Carmakers See Smaller as Better for Electric Cars

Small cars are only now beginning to gain traction in the United States—where pickup trucks, roomy sedans and towering SUVs have long dominated the consumer landscape. But with new demographic trends, such as populations becoming increasingly concentrated in cities, carmakers are anticipating a shift towards smaller urban commuter vehicles like the Honda Fit, Smart ForTwo, and Fiat 500.

Compacts and subcompacts usually offer a mix of fuel economy, affordability and versatility, and are often marketed toward young, urban customers who rarely need a family-hauler to get from Point A to Point B. As an added bonus, they also happen to an attractive platform for efficient energy-saving electric powertrains.

In just the last year, five such small cars with all-electric drivetrains have been released to the U.S. market—with a number of others available only overseas. The chief benefit of this marriage is that electric vehicle battery packs must be attached to cars that will maximize their range—making small, light, aerodynamic vehicles ideal for battery-powered efficiency.

Four of these five vehicles are among the most affordable electric vehicles on the market. The Chevy Spark and Fiat 500e—both of which are limited-market releases aimed primarily at California—carry electric ranges of above 80 miles and are available to lease starting at just $199 per month. The Smart ForTwo ED has a range of 84 miles and an MSRP of $25,000—minus the $7,500 federal tax credit for EVs—or for lease at a cost of $139 per month for the car itself and $80 per month for the battery pack.

The Honda Fit EV, which has been praised as one of the zippier, more fun to drive EVs on the market, will set you back a little more, at $259 per month to lease. That vehicle is also available only in states that have signed on for the California Air Resources Board’s regulatory scheme, which forces carmakers to sell a minimum number of EVs. As a result, both the Fit EV and many of the other small electrics are often referred to as “compliance cars,” since there is no intention on the part of their makers to market them to the larger American public.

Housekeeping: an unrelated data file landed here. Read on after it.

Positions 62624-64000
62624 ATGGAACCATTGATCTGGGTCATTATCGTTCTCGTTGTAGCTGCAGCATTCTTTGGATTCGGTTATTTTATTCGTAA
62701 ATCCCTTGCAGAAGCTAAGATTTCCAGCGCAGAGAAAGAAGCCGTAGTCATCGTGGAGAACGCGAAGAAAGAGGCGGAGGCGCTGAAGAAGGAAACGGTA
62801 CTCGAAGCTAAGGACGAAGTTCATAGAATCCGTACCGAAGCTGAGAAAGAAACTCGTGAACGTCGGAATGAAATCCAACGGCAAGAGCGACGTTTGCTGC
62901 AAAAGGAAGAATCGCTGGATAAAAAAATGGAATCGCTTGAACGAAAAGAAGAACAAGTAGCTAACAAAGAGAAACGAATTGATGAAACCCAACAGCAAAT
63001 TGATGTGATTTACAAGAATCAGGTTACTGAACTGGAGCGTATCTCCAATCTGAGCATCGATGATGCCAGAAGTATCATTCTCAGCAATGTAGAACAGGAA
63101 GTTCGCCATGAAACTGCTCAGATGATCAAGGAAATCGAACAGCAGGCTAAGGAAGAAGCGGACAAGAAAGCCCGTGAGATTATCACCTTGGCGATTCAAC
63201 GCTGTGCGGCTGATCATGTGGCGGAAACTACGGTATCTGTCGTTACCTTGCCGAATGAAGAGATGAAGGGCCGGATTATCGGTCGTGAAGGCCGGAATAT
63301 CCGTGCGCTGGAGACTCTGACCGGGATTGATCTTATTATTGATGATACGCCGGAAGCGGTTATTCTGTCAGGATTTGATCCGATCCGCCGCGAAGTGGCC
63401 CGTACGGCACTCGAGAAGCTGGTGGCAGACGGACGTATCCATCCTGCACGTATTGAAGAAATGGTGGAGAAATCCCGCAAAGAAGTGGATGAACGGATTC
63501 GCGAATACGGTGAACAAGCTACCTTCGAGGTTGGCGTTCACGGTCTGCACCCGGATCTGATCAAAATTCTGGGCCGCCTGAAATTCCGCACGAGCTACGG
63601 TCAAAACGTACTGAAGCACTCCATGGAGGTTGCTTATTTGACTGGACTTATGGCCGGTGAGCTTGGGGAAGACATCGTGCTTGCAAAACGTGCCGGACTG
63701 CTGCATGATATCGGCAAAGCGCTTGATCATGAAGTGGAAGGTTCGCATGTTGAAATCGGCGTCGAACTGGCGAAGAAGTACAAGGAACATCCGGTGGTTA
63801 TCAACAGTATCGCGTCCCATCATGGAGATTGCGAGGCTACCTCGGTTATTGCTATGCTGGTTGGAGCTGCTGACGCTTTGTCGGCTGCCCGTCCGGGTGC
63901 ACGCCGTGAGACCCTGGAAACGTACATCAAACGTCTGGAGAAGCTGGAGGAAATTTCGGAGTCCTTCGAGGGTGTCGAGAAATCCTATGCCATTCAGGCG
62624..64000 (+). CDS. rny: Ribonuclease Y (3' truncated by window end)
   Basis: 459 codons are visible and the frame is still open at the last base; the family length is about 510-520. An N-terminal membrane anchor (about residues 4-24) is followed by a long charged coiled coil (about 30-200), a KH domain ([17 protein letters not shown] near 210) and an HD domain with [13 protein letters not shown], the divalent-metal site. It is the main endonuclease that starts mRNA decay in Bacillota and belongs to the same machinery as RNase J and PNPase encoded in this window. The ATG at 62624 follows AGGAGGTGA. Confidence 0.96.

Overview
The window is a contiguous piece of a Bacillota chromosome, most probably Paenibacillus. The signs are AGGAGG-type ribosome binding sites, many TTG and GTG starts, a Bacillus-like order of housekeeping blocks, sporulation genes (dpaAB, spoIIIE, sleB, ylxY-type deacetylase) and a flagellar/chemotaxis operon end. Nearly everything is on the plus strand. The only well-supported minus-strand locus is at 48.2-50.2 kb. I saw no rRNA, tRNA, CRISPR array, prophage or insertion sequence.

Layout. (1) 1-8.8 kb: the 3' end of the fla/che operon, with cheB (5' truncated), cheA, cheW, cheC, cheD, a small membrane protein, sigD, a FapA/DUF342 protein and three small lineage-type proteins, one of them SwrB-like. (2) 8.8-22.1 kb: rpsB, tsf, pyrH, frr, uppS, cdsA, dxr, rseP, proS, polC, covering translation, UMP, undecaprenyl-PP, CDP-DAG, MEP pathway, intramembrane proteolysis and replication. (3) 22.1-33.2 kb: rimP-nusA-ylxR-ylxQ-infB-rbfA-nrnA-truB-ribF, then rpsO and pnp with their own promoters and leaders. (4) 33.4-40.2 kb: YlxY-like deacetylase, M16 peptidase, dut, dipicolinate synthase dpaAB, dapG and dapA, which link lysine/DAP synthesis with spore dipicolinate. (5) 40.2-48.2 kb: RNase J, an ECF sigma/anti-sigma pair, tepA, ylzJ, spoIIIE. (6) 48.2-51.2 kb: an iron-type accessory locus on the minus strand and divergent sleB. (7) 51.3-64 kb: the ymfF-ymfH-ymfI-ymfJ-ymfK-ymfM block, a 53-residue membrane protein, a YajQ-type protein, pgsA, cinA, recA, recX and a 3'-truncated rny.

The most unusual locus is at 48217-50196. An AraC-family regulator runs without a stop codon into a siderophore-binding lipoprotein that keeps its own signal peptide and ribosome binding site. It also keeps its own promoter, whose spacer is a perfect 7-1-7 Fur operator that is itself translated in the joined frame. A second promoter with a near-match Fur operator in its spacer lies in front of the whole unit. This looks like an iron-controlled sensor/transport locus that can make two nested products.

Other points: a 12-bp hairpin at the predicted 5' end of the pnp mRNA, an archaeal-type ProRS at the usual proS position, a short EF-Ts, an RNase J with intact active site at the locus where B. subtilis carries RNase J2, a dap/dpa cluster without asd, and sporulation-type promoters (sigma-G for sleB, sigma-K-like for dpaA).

Finally, there’s the BMW i3, a brand new offering representing BMW’s first attempt at a production EV. The i3 isn’t cheap, starting between $41,350—or $45,200 for a version with a backup gasoline engine that extends the car’s range beyond the 80 miles available from its battery pack. But for the money, BMW is offering one of the most unique electric vehicle configurations on the market.

In addition to the option for consumers to choose between an all-electric or plug-in hybrid drivetrain, the i3 represents one of the most extensive deployments of carbon fiber available to mainstream consumers. The car’s strong, ultra-lightweight body allowed for BMW to forgo a B-pillar, giving the car a streamlined look.

Small cars are not for everyone, but for consumers who live in urban areas and don’t need a lot of car, they can be an excellent choice—a decision that gets even smarter from an environmental and economic point of view, if it’s powered by electricity.

Article by Brad Berman, appearing courtesy ebay Green Driving.

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